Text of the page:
Q: I'm the kind of person who thinks up a new idea almost every day. Over the past six months or so, I've come up with a few ideas, not taken action for one reason or another (usually because I'm not convinced of the validity of the ideas) and have seen those ideas appear as products or services elsewhere in the market. What I'm struggling with right now is how I can determine which of my ideas has the most potential so I can be motivated to pursue them.
A: You appear to be a person who has a lot of creativity and is just beginning to unleash it. That process can be both exhilarating and daunting. Many entrepreneurs are blessed (some would say cursed) with having "idea overflow." The key is learning how to weed out the weak ideas so you don't lose energy (and motivation) for the strong ones.
The first thing I recommend is making a grid that outlines the parameters for running with an idea. This might contain sections such as money required, time involved, the field or industry the idea pertains to, the complexity of the idea (rate it) and the potential target market. You'll use this to dissect each of your ideas so you can see what you'll need to pursue the idea. You can also use it to kick out ideas that aren't within your reach or require a lot of effort in an area not motivating to you. For example, if you have an idea but it would take $2 million to launch it, staying motivated to pursue this idea will be very hard, until you eliminate the hurdle of adequate financing.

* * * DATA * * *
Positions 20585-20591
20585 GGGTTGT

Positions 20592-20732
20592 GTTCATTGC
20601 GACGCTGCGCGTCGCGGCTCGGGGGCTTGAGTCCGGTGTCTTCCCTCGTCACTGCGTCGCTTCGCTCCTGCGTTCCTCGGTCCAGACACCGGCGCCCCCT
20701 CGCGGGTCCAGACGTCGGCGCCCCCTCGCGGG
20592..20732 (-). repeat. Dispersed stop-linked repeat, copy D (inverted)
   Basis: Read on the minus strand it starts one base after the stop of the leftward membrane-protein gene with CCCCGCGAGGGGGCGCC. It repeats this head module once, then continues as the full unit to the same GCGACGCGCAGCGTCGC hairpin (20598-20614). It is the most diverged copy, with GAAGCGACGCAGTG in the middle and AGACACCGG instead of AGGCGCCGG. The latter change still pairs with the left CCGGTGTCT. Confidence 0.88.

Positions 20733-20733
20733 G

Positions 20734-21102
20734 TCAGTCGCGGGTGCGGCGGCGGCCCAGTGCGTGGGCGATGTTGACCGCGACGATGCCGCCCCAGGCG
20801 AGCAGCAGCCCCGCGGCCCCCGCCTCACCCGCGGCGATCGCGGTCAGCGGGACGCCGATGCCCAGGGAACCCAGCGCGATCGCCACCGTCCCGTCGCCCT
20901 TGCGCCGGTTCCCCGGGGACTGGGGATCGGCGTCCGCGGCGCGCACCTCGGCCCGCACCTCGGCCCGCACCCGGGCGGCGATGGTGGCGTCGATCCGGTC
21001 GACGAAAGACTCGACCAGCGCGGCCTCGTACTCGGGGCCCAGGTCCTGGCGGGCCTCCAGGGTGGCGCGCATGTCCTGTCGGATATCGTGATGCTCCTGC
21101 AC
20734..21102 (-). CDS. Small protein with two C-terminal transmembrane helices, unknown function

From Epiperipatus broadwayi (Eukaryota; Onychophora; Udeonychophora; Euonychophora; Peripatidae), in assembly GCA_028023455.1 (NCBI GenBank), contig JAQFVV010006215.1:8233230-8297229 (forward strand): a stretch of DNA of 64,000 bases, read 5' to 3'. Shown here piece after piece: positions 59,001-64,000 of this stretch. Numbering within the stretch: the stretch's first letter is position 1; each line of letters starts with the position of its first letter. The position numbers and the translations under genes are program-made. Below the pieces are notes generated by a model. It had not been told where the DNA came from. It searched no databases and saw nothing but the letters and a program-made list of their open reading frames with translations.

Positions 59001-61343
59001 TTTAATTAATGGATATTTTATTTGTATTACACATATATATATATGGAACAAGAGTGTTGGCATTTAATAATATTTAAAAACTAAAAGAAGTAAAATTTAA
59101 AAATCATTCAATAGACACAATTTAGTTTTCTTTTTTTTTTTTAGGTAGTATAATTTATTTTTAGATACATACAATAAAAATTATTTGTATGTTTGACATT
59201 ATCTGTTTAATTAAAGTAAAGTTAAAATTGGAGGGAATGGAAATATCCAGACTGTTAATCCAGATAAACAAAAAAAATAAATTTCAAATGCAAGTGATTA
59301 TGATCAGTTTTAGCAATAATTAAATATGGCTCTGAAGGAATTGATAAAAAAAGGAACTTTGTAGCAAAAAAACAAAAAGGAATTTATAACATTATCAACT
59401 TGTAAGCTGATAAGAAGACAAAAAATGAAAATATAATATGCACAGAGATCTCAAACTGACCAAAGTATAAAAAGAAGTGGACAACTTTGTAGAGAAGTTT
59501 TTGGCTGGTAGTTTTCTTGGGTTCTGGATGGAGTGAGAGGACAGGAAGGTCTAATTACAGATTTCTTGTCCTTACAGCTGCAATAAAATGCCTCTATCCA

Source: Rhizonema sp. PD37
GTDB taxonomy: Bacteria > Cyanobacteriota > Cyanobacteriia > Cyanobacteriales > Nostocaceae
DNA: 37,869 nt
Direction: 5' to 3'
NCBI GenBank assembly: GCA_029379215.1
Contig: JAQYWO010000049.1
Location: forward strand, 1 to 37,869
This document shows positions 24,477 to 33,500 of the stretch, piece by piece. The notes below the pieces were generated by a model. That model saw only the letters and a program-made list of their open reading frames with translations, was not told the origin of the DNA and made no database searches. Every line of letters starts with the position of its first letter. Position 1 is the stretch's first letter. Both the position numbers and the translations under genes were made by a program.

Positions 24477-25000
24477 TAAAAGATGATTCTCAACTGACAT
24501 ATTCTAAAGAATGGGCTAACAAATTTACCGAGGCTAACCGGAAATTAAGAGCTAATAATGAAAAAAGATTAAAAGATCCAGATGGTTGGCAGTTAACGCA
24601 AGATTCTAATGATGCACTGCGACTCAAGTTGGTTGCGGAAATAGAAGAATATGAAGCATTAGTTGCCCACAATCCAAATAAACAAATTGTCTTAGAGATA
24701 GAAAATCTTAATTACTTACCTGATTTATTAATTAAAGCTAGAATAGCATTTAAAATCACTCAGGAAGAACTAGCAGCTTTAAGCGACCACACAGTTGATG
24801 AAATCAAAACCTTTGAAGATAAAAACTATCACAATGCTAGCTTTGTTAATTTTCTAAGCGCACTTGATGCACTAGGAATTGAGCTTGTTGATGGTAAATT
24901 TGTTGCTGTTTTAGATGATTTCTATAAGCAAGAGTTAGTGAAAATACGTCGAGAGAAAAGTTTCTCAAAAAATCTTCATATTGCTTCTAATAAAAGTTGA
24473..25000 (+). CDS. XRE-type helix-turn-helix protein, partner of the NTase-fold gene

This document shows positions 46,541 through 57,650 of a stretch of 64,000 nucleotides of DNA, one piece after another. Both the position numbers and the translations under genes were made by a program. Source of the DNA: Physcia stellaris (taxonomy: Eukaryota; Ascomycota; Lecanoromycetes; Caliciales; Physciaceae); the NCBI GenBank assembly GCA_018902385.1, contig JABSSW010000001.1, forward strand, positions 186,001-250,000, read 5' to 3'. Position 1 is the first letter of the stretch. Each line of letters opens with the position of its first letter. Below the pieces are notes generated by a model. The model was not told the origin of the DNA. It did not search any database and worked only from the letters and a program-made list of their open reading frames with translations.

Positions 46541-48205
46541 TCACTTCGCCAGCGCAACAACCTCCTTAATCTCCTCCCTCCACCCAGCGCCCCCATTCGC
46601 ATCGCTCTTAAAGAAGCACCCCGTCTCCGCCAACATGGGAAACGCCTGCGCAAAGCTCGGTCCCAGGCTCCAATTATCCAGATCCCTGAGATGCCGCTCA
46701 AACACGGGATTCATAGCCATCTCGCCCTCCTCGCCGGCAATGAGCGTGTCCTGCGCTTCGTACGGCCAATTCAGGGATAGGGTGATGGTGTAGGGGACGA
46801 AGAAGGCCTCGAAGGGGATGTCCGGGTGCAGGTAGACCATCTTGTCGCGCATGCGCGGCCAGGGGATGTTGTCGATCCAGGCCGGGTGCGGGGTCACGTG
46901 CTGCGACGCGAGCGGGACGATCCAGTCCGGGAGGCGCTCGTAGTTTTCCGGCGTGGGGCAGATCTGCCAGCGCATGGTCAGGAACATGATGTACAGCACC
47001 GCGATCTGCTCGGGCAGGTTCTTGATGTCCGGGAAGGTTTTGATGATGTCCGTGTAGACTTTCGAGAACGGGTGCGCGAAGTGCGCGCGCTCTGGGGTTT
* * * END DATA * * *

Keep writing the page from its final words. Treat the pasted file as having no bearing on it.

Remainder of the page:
You should also have your grid reflect and measure which values of yours the idea aligns with. When we tie our actions to our values, great motivation results as we are now motivated from within and not by external forces. I suspect if one of your values is preserving the environment, for example, you probably won't have much motivation to pursue your idea for colored Styrofoam packing peanuts.
You may want to plug several of your "old" ideas into the grid to see how they stack up-especially those that were later developed and implemented by others. The grid can help you see what blocked you. How did the person who did implement your idea get around that block? What were the payoffs for implementing an idea you didn't pursue? (That in itself can be highly motivating.)
Finally, take one idea (preferably a simple one) and take it through the grid and on to implementation. Successfully launching one idea will definitely motivate you to tackle others.
Sharon Keys Seal is a Baltimore-based business, career and personal coach. Her clients include entrepreneurs, business owners, managers and executive directors of nonprofits. She works to help her clients articulate and achieve their professional and personal goals, while enhancing their focus and improving their effectiveness and productivity. Sharon welcomes questions and comments from readers. You may contact her at (410) 433-0011, or visit her at www.CoachingConcepts.com.
The opinions expressed in this column are those of the author, not of Entrepreneur.com. All answers are intended to be general in nature, without regard to specific geographical areas or circumstances, and should only be relied upon after consulting an appropriate expert, such as an attorney or accountant.